Watching “The Photograph” is like looking through a friend’s old photo album — it’s not as exciting as your friend thinks it is.
The film begins with Michael (Lakeith Stanfield), a New York journalist, visiting a fisherman’s Louisiana home for a story about the Gulf of Mexico oil spill. He spots some dusty black-and-white pictures and, entranced, asks who took them.
An old flame of the man’s, it turns out, who hopped the bus to New York decades earlier. So, for who knows what reason, Michael tracks down the photographer’s estranged daughter, Mae (Issa Rae), who tells him her mom recently died of cancer. Like all journalists do in movies, the rover starts a romance with her.
Director Stella Meghie’s movie jumps back and forth through time to Mom’s long-ago love affair with the fisherman — as Mae seeks to uncover secrets about her own past. Through flashbacks, we come to understand her mother’s free-spirited choice to leave Louisiana, and her man, for New York City. Oh, the timelessness of love and loss!
Beautiful ideas, all. But, for a movie about big, sweeping emotions across generations, there isn’t much emoting going on here. It’s a movie on mood stabilizers. In an effort to be true to life, “The Photograph” tends toward Borg-style acting, expressionless, soft-spoken and matter-of-fact. And, while Stanfield and Rae are appealing, it’s a stretch to root for a romance that’s so dull, and confusing.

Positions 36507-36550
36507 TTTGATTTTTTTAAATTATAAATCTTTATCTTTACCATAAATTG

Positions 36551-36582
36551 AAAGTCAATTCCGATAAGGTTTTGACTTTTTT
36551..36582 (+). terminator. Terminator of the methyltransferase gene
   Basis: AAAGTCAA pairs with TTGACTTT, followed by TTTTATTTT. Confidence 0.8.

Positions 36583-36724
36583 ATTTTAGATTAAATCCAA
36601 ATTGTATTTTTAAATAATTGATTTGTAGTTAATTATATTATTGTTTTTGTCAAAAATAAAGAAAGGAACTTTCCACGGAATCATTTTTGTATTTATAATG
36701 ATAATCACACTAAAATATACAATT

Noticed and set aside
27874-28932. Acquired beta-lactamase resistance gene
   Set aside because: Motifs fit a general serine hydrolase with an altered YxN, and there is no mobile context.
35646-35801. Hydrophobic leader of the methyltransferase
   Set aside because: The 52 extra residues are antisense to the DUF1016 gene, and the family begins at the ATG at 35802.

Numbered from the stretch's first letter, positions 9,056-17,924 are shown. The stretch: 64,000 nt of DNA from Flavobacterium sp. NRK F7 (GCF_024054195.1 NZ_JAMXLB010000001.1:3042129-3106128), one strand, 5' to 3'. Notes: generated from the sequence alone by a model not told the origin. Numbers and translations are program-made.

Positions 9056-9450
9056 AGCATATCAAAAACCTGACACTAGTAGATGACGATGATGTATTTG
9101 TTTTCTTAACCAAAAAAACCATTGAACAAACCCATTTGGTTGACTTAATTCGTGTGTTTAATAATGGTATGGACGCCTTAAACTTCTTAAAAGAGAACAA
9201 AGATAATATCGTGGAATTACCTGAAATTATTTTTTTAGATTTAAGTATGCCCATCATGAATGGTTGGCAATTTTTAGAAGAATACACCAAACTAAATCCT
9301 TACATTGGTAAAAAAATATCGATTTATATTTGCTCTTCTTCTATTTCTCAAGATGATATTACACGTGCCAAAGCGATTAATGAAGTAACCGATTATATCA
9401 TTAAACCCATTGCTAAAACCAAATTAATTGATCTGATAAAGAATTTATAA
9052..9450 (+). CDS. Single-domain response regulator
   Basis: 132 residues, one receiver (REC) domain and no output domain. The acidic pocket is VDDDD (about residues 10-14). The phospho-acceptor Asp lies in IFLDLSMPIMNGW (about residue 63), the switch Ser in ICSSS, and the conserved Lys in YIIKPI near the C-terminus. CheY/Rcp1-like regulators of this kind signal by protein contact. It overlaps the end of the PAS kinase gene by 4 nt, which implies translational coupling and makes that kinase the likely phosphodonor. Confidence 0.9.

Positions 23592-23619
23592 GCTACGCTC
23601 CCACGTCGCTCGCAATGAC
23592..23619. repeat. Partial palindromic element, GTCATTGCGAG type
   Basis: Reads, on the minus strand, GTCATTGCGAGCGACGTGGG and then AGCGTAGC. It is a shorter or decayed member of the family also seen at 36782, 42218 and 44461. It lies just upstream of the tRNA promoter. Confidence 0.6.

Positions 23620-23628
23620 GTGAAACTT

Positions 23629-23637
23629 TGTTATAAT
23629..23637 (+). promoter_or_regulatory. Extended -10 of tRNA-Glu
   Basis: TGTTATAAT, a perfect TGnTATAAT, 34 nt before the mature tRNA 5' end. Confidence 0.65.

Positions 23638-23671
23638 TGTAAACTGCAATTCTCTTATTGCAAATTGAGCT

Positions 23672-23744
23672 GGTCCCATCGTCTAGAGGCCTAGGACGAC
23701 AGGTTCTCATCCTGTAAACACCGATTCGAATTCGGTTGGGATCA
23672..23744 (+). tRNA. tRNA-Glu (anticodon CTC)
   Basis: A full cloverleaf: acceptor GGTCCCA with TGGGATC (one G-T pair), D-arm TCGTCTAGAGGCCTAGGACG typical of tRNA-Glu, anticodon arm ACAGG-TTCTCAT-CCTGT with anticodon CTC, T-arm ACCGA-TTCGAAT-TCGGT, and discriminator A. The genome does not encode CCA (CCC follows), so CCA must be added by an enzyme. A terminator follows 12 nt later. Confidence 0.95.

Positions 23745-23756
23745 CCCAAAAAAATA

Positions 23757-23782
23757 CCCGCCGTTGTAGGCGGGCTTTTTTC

Their director gets caught in the same trap many movies do, explaining the plot’s narrative leaps with: “He’s a reporter. Of course, he’d do that crazy thing!” Neither the buildup of the relationship nor its timeline made a lick of sense to me. And it’s strangely joyless for a fling — bathed, like an old photograph, in sepia.
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